[¶8]  The court granted the City's motion and denied Tucci's motion, finding that the sewer-use fees were validly assessed and that an equitable claim cannot be brought against a city for recovery of taxes validly assessed.  Because the court granted summary judgment in favor of the City, it did not reach the merits of the unjust enrichment claim.  This appeal followed.


         [¶9]  We review a ruling on a motion for summary judgment de novo, viewing the evidence in the light most favorable to the nonmoving party, to determine whether the parties' statements of material fact reveal a genuine issue of material fact.  Rogers v. Jackson, 2002 ME 140, ¶ 5, 804 A.2d 379, 380.  A genuine issue of material fact exists when sufficient evidence supports a factual contest requiring a fact-finder to choose between competing versions of the truth through a trial.  Burdzel v. Sobus, 2000 ME 84, ¶ 6, 750 A.2d 573, 575.  The court could have granted a summary judgment for the City only if the pleadings and statements of material fact established that there was no genuine issue of material fact, and that on the basis of those facts, the City was entitled to a judgment as a matter of law.  M.R. Civ. P. 56(c).[2]

         [¶10]  The sewer-use fees were assessed by the City to Tucci's property pursuant to a Biddeford ordinance promulgated under the authority of 30-A M.R.S.A. § 3406, which provides that "the municipal officers may establish a schedule of service charges from time to time upon improved real estate connected with a municipal sewer or disposal system for the use of the system."  The relevant Biddeford ordinance reads:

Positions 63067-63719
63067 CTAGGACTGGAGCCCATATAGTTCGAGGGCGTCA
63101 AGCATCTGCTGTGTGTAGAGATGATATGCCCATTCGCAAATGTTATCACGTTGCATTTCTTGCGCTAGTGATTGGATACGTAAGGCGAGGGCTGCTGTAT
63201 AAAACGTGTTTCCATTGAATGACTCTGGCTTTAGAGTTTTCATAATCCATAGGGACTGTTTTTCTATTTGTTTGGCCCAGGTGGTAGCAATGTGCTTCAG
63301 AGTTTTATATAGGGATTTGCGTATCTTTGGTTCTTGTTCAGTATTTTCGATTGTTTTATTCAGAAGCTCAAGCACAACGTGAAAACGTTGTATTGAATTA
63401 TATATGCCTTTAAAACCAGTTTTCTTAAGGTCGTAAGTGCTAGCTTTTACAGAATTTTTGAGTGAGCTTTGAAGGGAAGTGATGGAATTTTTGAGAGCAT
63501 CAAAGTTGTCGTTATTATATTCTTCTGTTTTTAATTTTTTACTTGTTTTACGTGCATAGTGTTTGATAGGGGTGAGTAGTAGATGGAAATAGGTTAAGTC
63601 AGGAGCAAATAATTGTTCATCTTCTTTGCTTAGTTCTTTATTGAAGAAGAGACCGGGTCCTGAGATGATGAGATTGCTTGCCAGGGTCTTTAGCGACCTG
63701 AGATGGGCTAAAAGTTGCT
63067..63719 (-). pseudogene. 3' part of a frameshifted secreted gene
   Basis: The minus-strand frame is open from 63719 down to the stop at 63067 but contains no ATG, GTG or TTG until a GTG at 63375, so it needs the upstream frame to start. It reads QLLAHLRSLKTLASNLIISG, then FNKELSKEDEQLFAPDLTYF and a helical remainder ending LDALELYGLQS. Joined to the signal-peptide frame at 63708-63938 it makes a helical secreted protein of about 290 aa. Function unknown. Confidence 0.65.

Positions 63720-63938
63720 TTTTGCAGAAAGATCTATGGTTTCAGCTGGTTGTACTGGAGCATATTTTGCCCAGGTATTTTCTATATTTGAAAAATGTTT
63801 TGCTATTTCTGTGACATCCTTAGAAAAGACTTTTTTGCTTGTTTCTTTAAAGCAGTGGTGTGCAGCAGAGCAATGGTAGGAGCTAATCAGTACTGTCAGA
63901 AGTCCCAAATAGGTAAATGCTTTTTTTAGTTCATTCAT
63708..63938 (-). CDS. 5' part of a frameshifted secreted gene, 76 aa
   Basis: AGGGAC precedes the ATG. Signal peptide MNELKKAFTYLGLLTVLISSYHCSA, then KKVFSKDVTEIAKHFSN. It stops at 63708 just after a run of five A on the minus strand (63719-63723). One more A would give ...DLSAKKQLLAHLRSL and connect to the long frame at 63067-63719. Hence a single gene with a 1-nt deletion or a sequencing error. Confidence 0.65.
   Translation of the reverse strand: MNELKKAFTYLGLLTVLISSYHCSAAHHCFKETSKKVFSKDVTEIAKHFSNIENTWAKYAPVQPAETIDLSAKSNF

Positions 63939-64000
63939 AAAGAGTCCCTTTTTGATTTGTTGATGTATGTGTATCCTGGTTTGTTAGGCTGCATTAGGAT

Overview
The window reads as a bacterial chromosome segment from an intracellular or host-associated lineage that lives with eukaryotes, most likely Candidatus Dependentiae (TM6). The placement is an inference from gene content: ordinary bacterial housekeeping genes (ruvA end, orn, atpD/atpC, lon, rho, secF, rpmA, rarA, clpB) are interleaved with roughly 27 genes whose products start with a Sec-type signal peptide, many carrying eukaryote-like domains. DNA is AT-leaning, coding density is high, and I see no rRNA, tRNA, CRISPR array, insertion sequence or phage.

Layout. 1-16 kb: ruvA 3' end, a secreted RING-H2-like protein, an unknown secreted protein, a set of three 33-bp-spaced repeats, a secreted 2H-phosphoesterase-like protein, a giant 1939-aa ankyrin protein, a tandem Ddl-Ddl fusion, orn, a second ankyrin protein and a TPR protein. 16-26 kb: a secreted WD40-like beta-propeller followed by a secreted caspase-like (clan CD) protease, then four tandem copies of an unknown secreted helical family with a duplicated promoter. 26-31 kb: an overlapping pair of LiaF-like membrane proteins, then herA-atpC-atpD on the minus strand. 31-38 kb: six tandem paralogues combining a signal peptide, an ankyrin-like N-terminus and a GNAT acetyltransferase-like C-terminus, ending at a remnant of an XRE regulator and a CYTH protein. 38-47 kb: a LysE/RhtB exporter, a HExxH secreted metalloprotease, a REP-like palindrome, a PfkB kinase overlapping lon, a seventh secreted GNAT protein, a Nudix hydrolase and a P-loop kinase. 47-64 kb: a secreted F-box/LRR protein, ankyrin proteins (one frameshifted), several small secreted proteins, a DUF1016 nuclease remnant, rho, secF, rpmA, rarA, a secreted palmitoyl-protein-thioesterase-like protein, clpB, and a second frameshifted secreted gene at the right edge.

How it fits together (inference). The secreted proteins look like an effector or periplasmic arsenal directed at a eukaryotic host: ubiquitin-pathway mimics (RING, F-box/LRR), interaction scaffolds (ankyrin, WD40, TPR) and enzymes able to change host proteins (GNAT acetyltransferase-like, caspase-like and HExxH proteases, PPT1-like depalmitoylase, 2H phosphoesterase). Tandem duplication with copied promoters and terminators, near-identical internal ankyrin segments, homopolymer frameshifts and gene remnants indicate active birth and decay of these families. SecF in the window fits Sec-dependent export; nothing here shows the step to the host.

It is the purpose of this section to establish proportionate user charges that place the cost of abatement directly on the sources of pollution, conserve potable water, and maintain financial self-sufficiency.  It is determined and declared to be necessary and conducive to the protection of the public health, safety, welfare and convenience of the city to collect charges from all users who contribute wastewater to the city's treatment works.  The proceeds of such charges so derived will be used for the purpose of operating and maintaining the public waste water treatment works and providing for future needs. 


Biddeford, Me., Code § 70-32(a).[3] 

         [¶11]  We agree with Tucci that the court erred when it applied the reasoning in Concerned Taxpayers v. Scarborough, 576 A.2d 1368 (Me. 1990), to the present case in determining that the sewer-use fees were validly assessed taxes.  There we interpreted 30-A M.R.S.A. § 3442 (1989), a statute not at issue here.  Concerned Taxpayers, 576 A.2d at 1369-70.

         [¶12]  We review the interpretation of a statute de novo.  State v. Raymond, 1999 ME 126, ¶ 6, 737 A.2d 554, 555.  In interpreting section 3406, we look to the plain meaning of the provisions to determine the Legislature's intent.  Brent Leasing Co. v. State Tax Assessor, 2001 ME 90, ¶ 6, 773 A.2d 457, 459.  The plain language of section 3406 states that a municipality may establish a schedule of service charges against real estate that is "connected with a municipal sewer . . . system for the use of the system."  30-A M.R.S.A. § 3406.  Likewise, the Biddeford ordinance plainly states that its purpose is "to collect charges from all users who contribute wastewater to the city's treatment works."  Biddeford, Me., Code § 70-32(a).

         [¶13]  Taken in the light most favorable to Tucci, the facts establish that he was not connected to the City's sewer system from May 1995 to May 2001.  We agree with Tucci's contention that because his property was not connected to the sewer system during the time in question, the fees charged to him for services ostensibly rendered during that time period were invalid and unauthorized.  Only properties that are in fact connected to the City's sewer system can be lawfully assessed sewer-use fees pursuant to the plain language of section 3406 and the Biddeford ordinance.  The court erred by granting summary judgment to the City on the grounds that the fees were lawfully assessed.